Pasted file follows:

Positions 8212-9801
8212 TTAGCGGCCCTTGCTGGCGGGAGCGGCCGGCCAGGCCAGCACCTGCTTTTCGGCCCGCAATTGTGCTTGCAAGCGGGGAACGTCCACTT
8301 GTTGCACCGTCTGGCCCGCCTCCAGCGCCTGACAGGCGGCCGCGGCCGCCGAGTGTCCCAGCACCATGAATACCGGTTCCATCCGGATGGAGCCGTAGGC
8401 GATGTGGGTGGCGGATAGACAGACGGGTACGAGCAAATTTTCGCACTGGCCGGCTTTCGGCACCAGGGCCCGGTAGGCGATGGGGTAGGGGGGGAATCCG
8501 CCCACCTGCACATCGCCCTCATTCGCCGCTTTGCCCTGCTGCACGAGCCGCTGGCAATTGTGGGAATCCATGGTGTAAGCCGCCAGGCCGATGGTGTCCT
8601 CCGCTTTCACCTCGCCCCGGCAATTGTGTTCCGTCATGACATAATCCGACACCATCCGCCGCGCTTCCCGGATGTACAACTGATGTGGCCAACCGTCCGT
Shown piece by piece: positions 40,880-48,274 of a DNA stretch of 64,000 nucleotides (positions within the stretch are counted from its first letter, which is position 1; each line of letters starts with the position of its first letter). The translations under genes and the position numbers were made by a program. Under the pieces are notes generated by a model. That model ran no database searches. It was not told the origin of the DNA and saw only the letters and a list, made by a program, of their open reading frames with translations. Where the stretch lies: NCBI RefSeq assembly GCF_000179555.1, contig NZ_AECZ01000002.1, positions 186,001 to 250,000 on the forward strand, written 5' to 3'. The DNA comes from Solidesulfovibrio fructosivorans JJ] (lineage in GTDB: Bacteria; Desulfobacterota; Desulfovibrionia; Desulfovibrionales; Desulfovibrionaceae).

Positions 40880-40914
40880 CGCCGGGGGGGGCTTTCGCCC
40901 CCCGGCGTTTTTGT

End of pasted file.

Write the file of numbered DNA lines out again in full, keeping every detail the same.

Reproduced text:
Positions 8212-9801
8212 TTAGCGGCCCTTGCTGGCGGGAGCGGCCGGCCAGGCCAGCACCTGCTTTTCGGCCCGCAATTGTGCTTGCAAGCGGGGAACGTCCACTT
8301 GTTGCACCGTCTGGCCCGCCTCCAGCGCCTGACAGGCGGCCGCGGCCGCCGAGTGTCCCAGCACCATGAATACCGGTTCCATCCGGATGGAGCCGTAGGC
8401 GATGTGGGTGGCGGATAGACAGACGGGTACGAGCAAATTTTCGCACTGGCCGGCTTTCGGCACCAGGGCCCGGTAGGCGATGGGGTAGGGGGGGAATCCG
8501 CCCACCTGCACATCGCCCTCATTCGCCGCTTTGCCCTGCTGCACGAGCCGCTGGCAATTGTGGGAATCCATGGTGTAAGCCGCCAGGCCGATGGTGTCCT
8601 CCGCTTTCACCTCGCCCCGGCAATTGTGTTCCGTCATGACATAATCCGACACCATCCGCCGCGCTTCCCGGATGTACAACTGATGTGGCCAACCGTCCGT
Shown piece by piece: positions 40,880-48,274 of a DNA stretch of 64,000 nucleotides (positions within the stretch are counted from its first letter, which is position 1; each line of letters starts with the position of its first letter). The translations under genes and the position numbers were made by a program. Under the pieces are notes generated by a model. That model ran no database searches. It was not told the origin of the DNA and saw only the letters and a list, made by a program, of their open reading frames with translations. Where the stretch lies: NCBI RefSeq assembly GCF_000179555.1, contig NZ_AECZ01000002.1, positions 186,001 to 250,000 on the forward strand, written 5' to 3'. The DNA comes from Solidesulfovibrio fructosivorans JJ] (lineage in GTDB: Bacteria; Desulfobacterota; Desulfovibrionia; Desulfovibrionales; Desulfovibrionaceae).

Positions 40880-40914
40880 CGCCGGGGGGGGCTTTCGCCC
40901 CCCGGCGTTTTTGT